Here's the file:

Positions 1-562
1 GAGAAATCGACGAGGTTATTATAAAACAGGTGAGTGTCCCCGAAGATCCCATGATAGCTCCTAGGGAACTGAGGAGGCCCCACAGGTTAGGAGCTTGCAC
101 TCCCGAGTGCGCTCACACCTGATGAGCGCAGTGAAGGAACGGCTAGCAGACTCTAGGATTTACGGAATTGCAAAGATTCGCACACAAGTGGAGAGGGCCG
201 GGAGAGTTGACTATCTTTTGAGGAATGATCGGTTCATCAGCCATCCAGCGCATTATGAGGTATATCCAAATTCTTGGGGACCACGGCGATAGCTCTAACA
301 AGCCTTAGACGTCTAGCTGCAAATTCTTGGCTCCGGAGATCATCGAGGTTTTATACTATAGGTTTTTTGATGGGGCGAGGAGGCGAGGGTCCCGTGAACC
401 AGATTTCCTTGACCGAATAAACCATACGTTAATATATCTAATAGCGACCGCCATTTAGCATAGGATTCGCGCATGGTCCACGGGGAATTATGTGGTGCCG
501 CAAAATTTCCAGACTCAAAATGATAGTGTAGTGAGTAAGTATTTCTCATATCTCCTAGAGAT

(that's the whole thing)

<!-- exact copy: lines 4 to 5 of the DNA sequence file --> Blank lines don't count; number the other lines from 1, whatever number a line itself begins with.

201 GGAGAGTTGACTATCTTTTGAGGAATGATCGGTTCATCAGCCATCCAGCGCATTATGAGGTATATCCAAATTCTTGGGGACCACGGCGATAGCTCTAACA
301 AGCCTTAGACGTCTAGCTGCAAATTCTTGGCTCCGGAGATCATCGAGGTTTTATACTATAGGTTTTTTGATGGGGCGAGGAGGCGAGGGTCCCGTGAACC